Director: Simon Gowing
Director: Patrick Armstrong
Project Manager: Marie Egger
Interim Gallery Manager: Melanie Isabel García
Registrar: Henry Babbage
Finance Manager: Stefan Schuster
Tanya Leighton GmbH
Kurfürstenstraße 156 & 24/25
Open Tuesday – Saturday
11am – 6pm and by appointment
On Swabian Hedonism
28 October – 9 December 2017, Tanya Leighton, Berlin
The people of Europe, already the oldest in the world, are getting older. The median age of the EU-28’s population was 42.6 years in 2016. By comparison, in the United States it is 37.9 and in Niger only 15.3.
Between 2001 and 2016, the median age in the EU increased by 4.3 years. Put another way, Europe’s median age increased by more than three and a half months per year of that period. But this disguises significant variation. Germany’s median age, at 45.8 years, is almost ten years more than Ireland’s, which currently stands at 36.4. At 37, an Irishman will have more compatriots younger than him than he does older, while his German cousin will need to wait until he’s 46 for the same sensation.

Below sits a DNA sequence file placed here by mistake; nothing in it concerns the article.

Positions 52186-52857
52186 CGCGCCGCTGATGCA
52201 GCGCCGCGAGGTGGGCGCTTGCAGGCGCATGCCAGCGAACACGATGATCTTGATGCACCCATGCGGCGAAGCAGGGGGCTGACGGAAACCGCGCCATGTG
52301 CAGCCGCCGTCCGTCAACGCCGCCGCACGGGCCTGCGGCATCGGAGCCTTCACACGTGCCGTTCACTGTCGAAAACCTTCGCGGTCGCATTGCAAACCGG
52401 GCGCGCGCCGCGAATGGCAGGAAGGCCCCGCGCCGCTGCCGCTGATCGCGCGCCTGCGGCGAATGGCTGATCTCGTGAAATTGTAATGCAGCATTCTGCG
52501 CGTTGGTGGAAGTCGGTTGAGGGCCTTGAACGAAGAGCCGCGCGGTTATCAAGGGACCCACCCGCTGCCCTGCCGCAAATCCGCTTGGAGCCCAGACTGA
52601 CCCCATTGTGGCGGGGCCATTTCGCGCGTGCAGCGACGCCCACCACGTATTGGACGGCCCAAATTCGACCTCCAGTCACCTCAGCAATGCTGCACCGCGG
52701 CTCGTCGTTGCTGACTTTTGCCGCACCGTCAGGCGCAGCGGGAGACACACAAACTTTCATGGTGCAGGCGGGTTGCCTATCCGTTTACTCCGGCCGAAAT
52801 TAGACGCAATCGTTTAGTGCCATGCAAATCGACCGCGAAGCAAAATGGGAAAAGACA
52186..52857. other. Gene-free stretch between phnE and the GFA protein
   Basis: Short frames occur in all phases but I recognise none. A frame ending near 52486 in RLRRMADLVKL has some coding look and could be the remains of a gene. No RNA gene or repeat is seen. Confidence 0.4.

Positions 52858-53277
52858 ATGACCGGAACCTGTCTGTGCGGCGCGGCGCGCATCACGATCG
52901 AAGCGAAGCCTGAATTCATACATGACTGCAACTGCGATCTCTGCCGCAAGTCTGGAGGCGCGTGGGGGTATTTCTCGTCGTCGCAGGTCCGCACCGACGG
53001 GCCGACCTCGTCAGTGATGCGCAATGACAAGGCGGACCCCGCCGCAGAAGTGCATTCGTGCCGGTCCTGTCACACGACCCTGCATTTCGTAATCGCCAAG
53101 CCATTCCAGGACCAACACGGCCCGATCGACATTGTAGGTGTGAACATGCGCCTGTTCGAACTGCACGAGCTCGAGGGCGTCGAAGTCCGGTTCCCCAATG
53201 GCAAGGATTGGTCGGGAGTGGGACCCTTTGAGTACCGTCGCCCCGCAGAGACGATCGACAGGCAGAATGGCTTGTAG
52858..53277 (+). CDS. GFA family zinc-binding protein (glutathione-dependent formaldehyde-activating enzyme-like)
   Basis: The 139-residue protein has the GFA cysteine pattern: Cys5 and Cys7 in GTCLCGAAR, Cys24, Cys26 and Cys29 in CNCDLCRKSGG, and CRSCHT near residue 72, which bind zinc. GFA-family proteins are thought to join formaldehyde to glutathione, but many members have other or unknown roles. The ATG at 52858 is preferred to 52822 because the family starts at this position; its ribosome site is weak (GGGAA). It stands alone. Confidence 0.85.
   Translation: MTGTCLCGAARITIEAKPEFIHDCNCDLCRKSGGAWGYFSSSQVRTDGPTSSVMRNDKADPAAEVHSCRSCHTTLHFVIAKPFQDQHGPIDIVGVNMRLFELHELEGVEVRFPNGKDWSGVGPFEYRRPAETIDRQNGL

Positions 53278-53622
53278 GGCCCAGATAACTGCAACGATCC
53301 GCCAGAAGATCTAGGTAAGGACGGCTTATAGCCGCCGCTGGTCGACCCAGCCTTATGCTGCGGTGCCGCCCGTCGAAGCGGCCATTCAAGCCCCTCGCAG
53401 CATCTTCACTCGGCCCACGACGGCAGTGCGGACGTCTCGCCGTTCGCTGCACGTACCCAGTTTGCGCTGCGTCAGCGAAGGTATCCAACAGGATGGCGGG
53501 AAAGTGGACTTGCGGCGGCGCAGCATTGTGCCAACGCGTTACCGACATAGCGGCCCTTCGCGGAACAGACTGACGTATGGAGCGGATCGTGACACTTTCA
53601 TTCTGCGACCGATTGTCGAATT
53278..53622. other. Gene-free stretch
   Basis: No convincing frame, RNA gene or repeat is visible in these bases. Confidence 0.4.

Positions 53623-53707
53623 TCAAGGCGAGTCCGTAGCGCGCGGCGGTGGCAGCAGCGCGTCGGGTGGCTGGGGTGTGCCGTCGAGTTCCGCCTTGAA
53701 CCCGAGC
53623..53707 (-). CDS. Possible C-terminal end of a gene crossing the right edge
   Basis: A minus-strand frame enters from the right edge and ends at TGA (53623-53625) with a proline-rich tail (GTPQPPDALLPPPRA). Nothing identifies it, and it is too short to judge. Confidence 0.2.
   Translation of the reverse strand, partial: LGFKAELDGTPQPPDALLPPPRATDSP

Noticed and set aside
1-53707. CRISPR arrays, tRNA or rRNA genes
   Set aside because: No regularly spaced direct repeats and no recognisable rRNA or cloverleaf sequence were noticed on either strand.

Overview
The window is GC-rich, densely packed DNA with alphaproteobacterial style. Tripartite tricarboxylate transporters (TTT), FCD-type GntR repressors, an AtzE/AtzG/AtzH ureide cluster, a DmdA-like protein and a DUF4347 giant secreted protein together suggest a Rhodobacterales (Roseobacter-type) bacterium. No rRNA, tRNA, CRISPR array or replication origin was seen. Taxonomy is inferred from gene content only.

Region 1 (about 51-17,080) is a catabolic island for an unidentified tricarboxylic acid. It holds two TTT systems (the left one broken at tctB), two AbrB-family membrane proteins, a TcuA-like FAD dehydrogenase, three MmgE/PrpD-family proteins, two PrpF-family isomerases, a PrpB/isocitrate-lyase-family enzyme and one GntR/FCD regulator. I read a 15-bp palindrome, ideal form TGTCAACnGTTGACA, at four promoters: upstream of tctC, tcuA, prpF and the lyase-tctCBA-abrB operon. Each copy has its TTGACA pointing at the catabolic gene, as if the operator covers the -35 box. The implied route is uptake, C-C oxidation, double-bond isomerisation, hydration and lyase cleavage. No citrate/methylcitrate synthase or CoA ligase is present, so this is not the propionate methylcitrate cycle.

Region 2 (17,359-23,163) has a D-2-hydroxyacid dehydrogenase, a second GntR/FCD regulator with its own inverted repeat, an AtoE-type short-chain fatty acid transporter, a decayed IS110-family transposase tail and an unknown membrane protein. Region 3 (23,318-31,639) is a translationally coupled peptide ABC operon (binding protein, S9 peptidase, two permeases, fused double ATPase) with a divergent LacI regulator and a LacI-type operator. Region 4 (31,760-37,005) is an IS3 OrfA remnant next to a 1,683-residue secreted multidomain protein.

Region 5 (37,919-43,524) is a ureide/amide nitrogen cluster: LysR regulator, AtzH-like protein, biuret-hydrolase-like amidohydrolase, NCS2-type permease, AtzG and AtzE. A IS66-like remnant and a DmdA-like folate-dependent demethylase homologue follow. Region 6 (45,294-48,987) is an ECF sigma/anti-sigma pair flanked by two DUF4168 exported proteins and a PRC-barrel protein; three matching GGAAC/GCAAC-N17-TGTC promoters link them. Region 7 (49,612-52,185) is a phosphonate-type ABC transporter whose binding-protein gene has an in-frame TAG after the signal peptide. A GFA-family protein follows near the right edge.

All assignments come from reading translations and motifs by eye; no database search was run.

Europe is ageing in part because people are living longer. A German born in 1980 could expect to live until 73, but one born in 2015 should pass 80. Life expectancy for all Europeans increased by 2.9 years between 2001 and 2016, though there is wide variation in life expectancy between countries. A man born in Sweden can expect to live 11 years longer than one born in Lithuania (80.4 and 69.2 years respectively).
Women live longer than men. The UK has one of the lowest gender gaps in life expectancy at birth in the EU, with females only expected to live for 3.6 years longer than males. In Lithuania females are expected to outlast males by ten and a half years.